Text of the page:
Meet Hong Kong’s ‘ghost net hunter’ who is saving the city’s sea life


Ghost nets, or ghost gear, are abandoned or lost fishing equipment. They float through the ocean, trapping and killing wildlife, snagging on boats, and even threatening divers.

One local scuba diver saw the problem and decided to take matters into his own hands.

Harry Chan, a self-proclaimed “ghost net hunter,” has spent the last decade hauling abandoned fishing nets out of the ocean. The 68-year-old retired businessman says he is on a mission to clean up Hong Kong’s surrounding waters and coastline.

“If we’re not going to take care of the environment and the ocean, we aren’t going to get another one,” says Chan.

What is ghost gear?

Ghost gear can end up in the ocean by accident, such as being swept away during storms or tearing on rocks, or intentionally discarded, often to cover up evidence of illegal fishing — and it isn’t just a problem in Hong Kong. According to the UN’s Food and Agriculture Organization (FAO), 640,000 metric tons of ghost gear goes into the world’s waters every year — the same weight as more than 50,000 double-decker buses — although the Ocean Conservancy, a non-profit advocacy group, says this is a conservative estimate.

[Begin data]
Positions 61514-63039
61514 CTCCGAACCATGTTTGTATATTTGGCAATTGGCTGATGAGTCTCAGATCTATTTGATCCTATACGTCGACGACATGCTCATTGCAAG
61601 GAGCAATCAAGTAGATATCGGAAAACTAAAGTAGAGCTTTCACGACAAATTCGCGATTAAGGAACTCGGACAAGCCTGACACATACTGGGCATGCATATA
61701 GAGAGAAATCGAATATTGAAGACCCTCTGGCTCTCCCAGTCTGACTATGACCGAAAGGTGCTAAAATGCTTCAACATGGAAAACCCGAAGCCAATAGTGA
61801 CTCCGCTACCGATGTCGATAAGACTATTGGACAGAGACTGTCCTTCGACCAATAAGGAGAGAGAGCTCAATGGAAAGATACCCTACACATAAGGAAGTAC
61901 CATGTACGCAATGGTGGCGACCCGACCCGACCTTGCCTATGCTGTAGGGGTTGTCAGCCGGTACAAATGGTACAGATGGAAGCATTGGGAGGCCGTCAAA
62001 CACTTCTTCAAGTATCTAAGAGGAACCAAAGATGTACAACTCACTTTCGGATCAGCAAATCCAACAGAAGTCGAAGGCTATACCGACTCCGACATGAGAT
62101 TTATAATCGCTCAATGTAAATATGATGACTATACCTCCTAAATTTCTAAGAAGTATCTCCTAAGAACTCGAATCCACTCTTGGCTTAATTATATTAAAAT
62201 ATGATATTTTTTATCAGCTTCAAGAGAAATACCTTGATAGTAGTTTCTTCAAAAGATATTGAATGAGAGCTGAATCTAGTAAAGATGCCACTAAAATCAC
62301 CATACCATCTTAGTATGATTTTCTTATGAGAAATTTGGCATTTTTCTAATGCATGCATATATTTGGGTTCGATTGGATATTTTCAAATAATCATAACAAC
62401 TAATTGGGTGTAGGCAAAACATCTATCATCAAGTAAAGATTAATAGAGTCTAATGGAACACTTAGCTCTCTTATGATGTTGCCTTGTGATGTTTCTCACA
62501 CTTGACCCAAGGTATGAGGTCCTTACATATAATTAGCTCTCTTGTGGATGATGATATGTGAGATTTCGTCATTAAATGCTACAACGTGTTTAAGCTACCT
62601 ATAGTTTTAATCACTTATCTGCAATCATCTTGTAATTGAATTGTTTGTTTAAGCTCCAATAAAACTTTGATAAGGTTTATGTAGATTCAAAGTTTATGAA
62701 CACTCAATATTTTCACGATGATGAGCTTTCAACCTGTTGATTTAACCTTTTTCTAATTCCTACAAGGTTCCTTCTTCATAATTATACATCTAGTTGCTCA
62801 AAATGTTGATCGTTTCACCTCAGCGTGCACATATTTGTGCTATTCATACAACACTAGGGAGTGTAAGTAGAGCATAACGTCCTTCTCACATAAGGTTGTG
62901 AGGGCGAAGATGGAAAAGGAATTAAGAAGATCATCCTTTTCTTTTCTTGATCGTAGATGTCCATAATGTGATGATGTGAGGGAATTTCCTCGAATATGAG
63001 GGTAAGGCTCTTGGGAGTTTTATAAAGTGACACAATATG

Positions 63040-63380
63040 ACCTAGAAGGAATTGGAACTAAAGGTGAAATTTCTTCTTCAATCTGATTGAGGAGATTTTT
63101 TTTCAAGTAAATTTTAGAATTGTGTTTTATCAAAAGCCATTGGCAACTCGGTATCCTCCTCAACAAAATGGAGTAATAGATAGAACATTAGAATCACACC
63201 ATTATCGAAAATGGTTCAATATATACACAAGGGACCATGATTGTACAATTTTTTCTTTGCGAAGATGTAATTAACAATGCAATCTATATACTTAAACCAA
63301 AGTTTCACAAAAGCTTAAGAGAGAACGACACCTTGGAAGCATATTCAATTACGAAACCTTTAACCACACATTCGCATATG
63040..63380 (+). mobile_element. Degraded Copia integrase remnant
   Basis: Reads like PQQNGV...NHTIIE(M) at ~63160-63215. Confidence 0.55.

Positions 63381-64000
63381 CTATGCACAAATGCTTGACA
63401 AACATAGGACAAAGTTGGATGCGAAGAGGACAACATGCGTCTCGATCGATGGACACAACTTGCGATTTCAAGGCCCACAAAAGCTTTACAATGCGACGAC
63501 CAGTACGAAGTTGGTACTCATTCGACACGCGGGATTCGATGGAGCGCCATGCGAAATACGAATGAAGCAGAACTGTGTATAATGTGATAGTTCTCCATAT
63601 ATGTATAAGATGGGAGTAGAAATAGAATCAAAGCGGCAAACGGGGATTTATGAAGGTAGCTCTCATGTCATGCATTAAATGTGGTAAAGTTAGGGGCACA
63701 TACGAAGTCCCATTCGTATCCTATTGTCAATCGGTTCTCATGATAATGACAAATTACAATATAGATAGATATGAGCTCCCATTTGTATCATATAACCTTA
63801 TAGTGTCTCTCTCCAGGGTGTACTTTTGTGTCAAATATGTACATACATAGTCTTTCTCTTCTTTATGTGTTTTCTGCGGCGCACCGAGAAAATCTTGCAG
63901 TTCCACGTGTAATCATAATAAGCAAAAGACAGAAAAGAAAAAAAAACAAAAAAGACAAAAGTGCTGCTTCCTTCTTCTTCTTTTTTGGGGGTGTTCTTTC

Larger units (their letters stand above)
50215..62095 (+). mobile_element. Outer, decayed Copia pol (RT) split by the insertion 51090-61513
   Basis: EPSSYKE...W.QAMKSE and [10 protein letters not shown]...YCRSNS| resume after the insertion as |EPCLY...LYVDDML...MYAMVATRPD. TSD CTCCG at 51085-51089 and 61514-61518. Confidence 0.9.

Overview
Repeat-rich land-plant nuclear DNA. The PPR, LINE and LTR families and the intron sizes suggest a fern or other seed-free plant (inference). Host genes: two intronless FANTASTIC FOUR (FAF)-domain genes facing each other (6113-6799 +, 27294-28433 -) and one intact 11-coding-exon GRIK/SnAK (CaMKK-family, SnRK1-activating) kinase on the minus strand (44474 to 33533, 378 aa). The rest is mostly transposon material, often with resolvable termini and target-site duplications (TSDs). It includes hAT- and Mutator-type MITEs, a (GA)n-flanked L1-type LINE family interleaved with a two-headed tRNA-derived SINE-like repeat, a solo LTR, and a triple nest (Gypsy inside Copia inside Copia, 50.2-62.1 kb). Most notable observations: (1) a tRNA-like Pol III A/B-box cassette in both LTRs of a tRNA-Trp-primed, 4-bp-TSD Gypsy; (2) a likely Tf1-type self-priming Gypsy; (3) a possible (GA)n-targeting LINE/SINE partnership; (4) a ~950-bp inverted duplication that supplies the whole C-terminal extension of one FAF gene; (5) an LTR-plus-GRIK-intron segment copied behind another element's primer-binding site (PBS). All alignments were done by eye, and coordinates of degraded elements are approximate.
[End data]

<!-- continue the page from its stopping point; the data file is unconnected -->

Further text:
According to the World Wildlife Fund, abandoned and discarded fishing gear makes up 10% of the ocean's plastic pollution.
In a 2018 study of the Great Pacific Garbage Patch — a 1.6 million square kilometer collection of trash that is more than double the size of Texas located in the Pacific Ocean — it was found that more than half of the total plastic mass was from nets, ropes and lines.

This is a huge problem for marine life as well as people, says Laurence McCook, oceans director for WWF Hong Kong.